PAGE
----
For a long time, psychologists believed that “in general, the processes used to solve ill-structured problems are the same as those used to solve well structured problems”. However, more recent research in everyday problem solving in different contexts makes clear distinctions between thinking required to solve well-structured problems and everyday problems. Dunkle, Schraw, and Bendixen (1995) concluded that performance in solving well-defined problems is independent of performance on ill-defined tasks, with ill-defined problems engaging a different set of epistemic beliefs.
Problems vary in terms of their complexity. Problem complexity is determined by the number of issues, functions, or variables involved in the problem; the degree of connectivity among those variables; the type of functional relationships among those properties; and the stability among the properties of the problem over time (Funke, 1991). Simple problems, like textbook problems, are composed of few variables, while ill-structured problems may include many factors or variables that may interact in unpredictable ways. For example, international political problems are complex and unpredictable.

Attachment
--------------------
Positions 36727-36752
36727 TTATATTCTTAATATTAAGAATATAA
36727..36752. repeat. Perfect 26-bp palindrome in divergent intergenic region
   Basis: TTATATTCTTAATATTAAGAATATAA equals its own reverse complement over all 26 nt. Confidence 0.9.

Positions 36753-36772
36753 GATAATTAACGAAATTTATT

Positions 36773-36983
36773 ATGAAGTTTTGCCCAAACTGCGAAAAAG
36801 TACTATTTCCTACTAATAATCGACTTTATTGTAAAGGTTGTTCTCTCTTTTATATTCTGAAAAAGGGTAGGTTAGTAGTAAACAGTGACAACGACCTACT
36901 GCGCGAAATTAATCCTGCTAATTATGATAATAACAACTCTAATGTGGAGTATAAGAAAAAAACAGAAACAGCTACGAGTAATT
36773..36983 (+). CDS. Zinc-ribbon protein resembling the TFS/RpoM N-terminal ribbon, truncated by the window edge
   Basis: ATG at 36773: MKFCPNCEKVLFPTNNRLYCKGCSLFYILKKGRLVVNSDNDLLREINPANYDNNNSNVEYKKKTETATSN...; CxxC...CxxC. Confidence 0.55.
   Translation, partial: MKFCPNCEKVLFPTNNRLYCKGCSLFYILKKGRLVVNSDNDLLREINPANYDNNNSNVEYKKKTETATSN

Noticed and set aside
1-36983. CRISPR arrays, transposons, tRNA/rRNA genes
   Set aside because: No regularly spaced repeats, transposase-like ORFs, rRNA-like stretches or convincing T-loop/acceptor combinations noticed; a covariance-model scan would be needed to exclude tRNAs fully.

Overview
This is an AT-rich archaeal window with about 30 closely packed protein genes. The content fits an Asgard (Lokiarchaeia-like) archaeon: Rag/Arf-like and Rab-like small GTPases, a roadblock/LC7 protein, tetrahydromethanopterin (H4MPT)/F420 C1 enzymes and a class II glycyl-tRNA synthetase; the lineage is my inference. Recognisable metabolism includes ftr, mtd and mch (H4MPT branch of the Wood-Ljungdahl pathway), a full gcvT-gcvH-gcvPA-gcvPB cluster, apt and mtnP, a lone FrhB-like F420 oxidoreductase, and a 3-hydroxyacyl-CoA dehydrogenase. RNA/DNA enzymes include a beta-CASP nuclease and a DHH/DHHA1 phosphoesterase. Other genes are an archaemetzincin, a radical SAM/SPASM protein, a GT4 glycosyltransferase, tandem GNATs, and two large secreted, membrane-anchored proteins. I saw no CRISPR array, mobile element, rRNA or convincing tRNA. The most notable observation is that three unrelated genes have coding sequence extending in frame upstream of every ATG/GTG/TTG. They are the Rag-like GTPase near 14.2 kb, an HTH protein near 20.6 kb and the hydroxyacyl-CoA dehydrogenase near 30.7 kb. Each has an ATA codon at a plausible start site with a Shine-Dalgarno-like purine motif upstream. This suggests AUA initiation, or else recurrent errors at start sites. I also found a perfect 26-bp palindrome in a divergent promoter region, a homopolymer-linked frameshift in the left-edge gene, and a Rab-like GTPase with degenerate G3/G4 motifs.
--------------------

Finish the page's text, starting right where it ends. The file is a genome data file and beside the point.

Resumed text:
Complexity is also concerned with how many, how clearly, and how reliably components are represented in the problem. Complexity and structuredness overlap. Ill-structured problems tend to be more complex, especially those emerging from everyday practice.
Problems vary in their stability or dynamicity. More complex problems tend to be dynamic; that is, the task environment and its factors change over time. When the conditions of a problem change, the solver must continuously adapt his or her understanding of the problem while searching for new solutions, because the old solutions may no longer be viable.
4. Domain (Context) Specificity/Abstractness
Most contemporary research and theory in problem solving claims that problem solving skills are domain and context specific. That is, problem-solving activities are situated, embedded, and therefore dependent on the nature of the context or domain knowledge. Problems in one organizational context are solved differently than they are in another context. Problems at IBM are solved differently from those at Hewlett-Packard. They have different organizational structures, different cultures, and different sociological mixes, all of which affect the kinds of problems that arise and how they are solved. Problems within a domain rely on cognitive operations that are specific to that domain (Mayer, 1992; Sternberg and Frensch, 1991).
If problems differ in terms of structure, complexity, and context, then so too must the kinds of problem-solving processes. Jonassen (2000) described a typology of problems, including puzzles, algorithms, story problems, rule-using problems, decision making, troubleshooting, diagnosis-solution problems, strategic performance, systems analysis, design problems, and dilemmas.